Amalgamated Society of Cricket Ball Makers

This is the story of the Amalgamated Society of Cricket Ball Makers
including Teston Independent Society of Cricket Ball Makers.

More than 100 years of trade union history came to a close in 2006, when the Teston Independent Society of Cricket Ball Makers finally upped stumps and headed for the pavilion.

cricket ball makers unionTrade union membership in this highly specialised field was never very great, and had largely been confined to one factory in Kent ; but by the time the union called it a day there were just eight members left – each of whom was required to hold one or other of the union’s official positions.

Cricket balls were made in the Eden Valley area around Tonbridge between 1760 and 1994, and the history of trade unionism among the skilled leather workers who made the balls began in 1898, when 180 employees at the firm run by Alfred Reeder formed the Amalgamated Society of Cricket Ball Makers. The last remaining factory in the area was that of Timothy Duke – however it is not at all clear whether this was the same factory, or whether the unions organised there too. Any further information would be gratefully received (email the editor).Roblox HackBigo Live Beans HackYUGIOH DUEL LINKS HACKPokemon Duel HackRoblox HackPixel Gun 3d HackGrowtopia HackClash Royale Hackmy cafe recipes stories hackMobile Legends HackMobile Strike Hack

One of the union’s earliest meeting places was the Mitre Hotel on Hadlow Road in Tonbridge, from which it moved to the Station Tavern on the High Street in 1902. Membership appears to have peaked in 1906 when the union was able to claim 216 members. By 1912, when the first surviving annual returns to the Registrar of Friendly Societies appear in the records, membership was down to 163 – all of them men. Although the union had spent £168 10s 7d (somewhat more than its income of £131 11s 8d) that year, it had a healthy £913 11s and 5d in the bank. The largest items of expenditure were the £65 11s 0d it gave in unemployment, travel and emigration pay to 14 members, and the £20 5s 11d it awarded to a further five who had “left the trade”.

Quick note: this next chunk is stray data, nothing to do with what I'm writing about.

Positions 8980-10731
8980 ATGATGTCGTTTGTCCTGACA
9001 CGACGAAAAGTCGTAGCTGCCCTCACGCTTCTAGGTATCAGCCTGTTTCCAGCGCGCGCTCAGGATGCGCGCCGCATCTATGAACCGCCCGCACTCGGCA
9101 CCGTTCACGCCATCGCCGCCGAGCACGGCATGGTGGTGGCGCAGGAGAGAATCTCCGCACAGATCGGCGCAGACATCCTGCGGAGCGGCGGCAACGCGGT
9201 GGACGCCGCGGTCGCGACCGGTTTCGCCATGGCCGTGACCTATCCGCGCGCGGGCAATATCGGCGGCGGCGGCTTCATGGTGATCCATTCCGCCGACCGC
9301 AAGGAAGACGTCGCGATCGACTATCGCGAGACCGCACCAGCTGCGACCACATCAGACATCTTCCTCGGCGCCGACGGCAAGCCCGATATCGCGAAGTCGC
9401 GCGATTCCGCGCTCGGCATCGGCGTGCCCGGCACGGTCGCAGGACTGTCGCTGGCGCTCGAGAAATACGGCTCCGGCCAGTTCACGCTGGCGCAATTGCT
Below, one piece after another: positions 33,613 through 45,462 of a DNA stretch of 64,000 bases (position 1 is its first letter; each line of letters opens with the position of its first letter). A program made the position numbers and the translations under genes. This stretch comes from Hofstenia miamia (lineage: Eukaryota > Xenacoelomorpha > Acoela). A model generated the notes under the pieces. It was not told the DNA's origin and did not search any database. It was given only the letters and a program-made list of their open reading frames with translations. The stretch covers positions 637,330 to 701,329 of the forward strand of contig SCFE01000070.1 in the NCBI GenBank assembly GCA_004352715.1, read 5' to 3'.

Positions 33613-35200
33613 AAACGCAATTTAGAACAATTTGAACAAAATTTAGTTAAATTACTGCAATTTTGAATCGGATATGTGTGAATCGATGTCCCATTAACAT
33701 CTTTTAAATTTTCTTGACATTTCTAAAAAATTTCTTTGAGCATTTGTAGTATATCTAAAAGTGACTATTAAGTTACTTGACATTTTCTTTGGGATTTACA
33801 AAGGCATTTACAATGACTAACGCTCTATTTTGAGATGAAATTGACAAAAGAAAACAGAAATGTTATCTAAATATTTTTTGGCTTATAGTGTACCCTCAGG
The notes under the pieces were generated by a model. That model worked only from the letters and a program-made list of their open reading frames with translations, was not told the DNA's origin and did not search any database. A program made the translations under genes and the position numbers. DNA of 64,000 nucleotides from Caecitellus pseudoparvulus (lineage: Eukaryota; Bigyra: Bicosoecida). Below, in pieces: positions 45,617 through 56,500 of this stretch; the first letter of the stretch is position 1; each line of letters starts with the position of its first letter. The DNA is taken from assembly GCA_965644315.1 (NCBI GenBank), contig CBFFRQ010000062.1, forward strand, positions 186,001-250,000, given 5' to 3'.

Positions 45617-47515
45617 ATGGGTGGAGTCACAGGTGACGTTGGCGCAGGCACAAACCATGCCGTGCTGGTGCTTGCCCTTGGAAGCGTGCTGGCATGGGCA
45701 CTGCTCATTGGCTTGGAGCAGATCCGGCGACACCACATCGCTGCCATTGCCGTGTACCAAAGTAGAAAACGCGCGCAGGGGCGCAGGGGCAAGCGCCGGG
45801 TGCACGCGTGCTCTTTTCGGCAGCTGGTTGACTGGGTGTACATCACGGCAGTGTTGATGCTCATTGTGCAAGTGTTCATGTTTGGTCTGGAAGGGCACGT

The union appears to have played its part in the wider trade union movement. The 1912 returns record that it was affiliated to Tonbridge Trades Council, the General Federation of Trade Unions and the Labour Party. It had also given grants to Birmingham Trades and Labour Council, the furniture workers and the Transport Workers Federation – presumably to support workers in dispute.

As a small union, the ASCBM had no branches. It did, however, elect eight stewards whose job it was to collect contributions and pass them to the secretary once a month.

At that time, the secretary was F Boorman of 135 St Mary’s Road, Tonbridge, and the president was H M Heath. The annual return also names:
• Frederick Wells, a former president, of 117 Barden Road , Tonbridge, and
• Horace Orrom snr of 10 Waterloo Place , Tonbridge as trustees.

The auditors were:
• Fred Belcher, of 51 Sussex Road , Tonbridge and
• C E Cockerell, 26 Preston Road – both of whom listed their occupation as “cricket ball maker”.

The advent of the first world war disrupted trade unions just as much as any other aspect of life at home, with the ASCBM’s annual return for that your noting that although there had been no change in officers during the year, the signatures of the treasurer and one trustee were “not available owing to the war; they being away”.

The war caused other problems. As late as 1918, returns carried notes to the effect that the union had been unable to properly account for money paid to members involved in a strike during 1914 because so many were on active service. There appears also to have been a dispute with the former secretary, with claims that he had left the books “in a dreadful muddle” and was unhelpful in clarifying details of the union’s management.

Perhaps it was this dispute which led to a break away by a group of members who went on to found the Teston Independent Society of Cricket Ball Makers in 1919.

Whatever the cause, however, the original union went into decline. Some accounts suggest that it disappeared in the 1920s, and there are records of attempts by the TUC to facilitate mergers between unions working in different parts of the leather goods industry. In fact, it continued to exist until 5 January 1948, when it filed its final return to the Registrar of Friendly Societies.

The Teston Independent Society of Cricket Ball Makers continued for a further half a century, although attempts to diversify and recruit workers making plastic sports goods and those involved in distributed sports equipment appear not to have been a lasting success. It filed its last annual return with the Certification Officer (which replaced the Registrar of Friendly Societies) at the end of 2005.

Sources and notes

Historical Directory of Trade Unions, vol 3, Arthur Marsh and Victoria Ryan (Gower, 1987).

Further information
Annual returns of the Amalgamated Society of Cricket Ball Makers to the Registrar of Friendly Societies (FS27/126), The National Archives (external link).
Annual returns of the Teston Independent Society of Cricket Ball Makers to the Certification Officer, 2005 (external link).